Our study highlighted participants’ perceptions of the diversity of quality and practicality of information across online sources. Specifically, our participants reported being overwhelmed by HIV/STIs information on the Internet and therefore used strategies to look for information from senior peers who they believed in or perceived “official” sources, including websites of prestigious and locally well-known organizations such as Hanoi Medical University clinic and the Center for Disease Prevention and Control (CDC). Our finding was consistent with a study in China, which has reported that MSM could feel overwhelmed about the amount of online HIV/STI information and find it hard to navigate [50]. This is particularly important for those acquiring HIV/AIDS given that they were afraid of being disclosed their private information, which might lead them to be stigmatized. Therefore, the credibility of the information should be prioritized when developing eHealth interventions, which, as per our participants’ recommendations, could build the trustworthiness of these interventions among MSM.

Regarding the contents of eHealth interventions to attract MSM, participants recommended that the intervention should be interactive and informative with various topics rather than focusing only on HIV/STIs. For example, the majority of the participants emphasized a preference for interactive online platforms with real-time counseling and direct support from respectable medical experts, who could provide reliable information and help them to overcome barriers promptly in HIV/STIs prevention and care. This is consistent with a study among young MSM in Thailand [51]. Moreover, participants preferred information about testing services (location, price, and procedure), and reviews from previous clients, which supported them to make the decision to test. This finding aligns with a previous study in China, which suggested that offering tools to locate HIV/STIs testing clinics, setting appointments, and notifying testing results online could facilitate HIV/STIs testing among MSM [50]. Topics that would also captivate MSM included ways to improve sexual health and well-being or prevent substance misuse, violence, and discrimination. Participants were also interested in tools to evaluate their own risk of HIV/STIs to inform their decisions around safe sex and testing.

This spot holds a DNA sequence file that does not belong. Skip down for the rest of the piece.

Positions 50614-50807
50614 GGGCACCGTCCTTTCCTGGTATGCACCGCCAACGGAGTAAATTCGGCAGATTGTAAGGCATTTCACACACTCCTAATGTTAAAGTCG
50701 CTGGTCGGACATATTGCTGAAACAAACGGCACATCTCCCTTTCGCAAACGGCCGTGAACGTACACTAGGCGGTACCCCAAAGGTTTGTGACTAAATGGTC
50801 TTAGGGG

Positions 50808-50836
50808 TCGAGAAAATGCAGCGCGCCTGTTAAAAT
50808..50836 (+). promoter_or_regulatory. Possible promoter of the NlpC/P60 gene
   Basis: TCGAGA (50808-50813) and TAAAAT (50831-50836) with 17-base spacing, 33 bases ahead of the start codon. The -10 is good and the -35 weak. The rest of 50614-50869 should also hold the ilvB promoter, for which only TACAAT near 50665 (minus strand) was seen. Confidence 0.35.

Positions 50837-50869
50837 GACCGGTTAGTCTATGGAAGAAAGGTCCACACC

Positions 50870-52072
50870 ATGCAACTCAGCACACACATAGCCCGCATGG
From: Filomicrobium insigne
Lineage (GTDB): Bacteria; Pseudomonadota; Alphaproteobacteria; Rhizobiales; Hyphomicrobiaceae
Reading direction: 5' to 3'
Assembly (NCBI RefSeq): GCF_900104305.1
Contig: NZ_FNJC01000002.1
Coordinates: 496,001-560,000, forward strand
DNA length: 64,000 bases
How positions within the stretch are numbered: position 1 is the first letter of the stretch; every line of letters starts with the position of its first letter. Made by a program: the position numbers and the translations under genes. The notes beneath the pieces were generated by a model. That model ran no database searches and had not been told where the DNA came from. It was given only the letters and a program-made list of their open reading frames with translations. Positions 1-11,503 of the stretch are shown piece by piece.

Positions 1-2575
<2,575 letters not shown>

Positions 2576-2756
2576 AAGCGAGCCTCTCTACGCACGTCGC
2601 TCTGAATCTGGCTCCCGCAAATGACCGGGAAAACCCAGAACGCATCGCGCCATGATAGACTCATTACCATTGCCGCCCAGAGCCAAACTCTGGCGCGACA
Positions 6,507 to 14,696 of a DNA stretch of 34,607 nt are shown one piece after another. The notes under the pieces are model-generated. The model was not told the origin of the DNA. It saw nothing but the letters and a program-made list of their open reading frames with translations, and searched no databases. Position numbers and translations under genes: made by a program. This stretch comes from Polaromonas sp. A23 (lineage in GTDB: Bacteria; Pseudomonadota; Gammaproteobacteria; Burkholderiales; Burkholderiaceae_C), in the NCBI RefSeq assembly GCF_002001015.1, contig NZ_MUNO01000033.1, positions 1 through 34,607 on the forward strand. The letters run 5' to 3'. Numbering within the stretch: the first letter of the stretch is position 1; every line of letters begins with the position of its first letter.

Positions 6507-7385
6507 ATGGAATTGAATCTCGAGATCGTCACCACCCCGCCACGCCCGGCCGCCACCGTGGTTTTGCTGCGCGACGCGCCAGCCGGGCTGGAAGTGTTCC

EHealth interventions would benefit from entertaining features to captivate MSM’s attention, combining texts, clips, pictures, and infographics compatibly for website contents. Straightforward messages were preferred, however, there were caution around sensitive language around sex and HIV/STIs. These statements were somewhat contradicting between participants and it seems that there was diversity in preferences around language. However, the information in the messages or websites provided to them should be accurate, practical, short, concise and easy to understand, which have been seen in another study among Black MSM in the United States [47]. Therefore, careful piloting of eHealth interventions will be of importance to ensure comfortability with the content. It is of uttermost importance to avoid messages causing fear or discomfort [52, 53].

The diversity of channels to deliver messages and eHealth interventions are also important to consider. Indeed, with a variety of devices used, several Internet-based approaches might be considered to provide interventions such as websites, social network sites namely Facebook, or even SMS messages. Regarding messages, the majority of the participants showed interest in receiving information via private groups on Facebook, gay forums or dating applications (e.g. Jack’d or Blued which were mentioned as the most popular apps). A few participants preferred to receive messages via email because then they could save and read it later, other participants reported they did not use email frequently and therefore would not see such messages. Previous trials in China found that interventions delivered through email did not reach a sufficient efficacy to change the behaviors, which might be due to a lack of interactive activities and individualized messages for participants’ engagement [54, 55].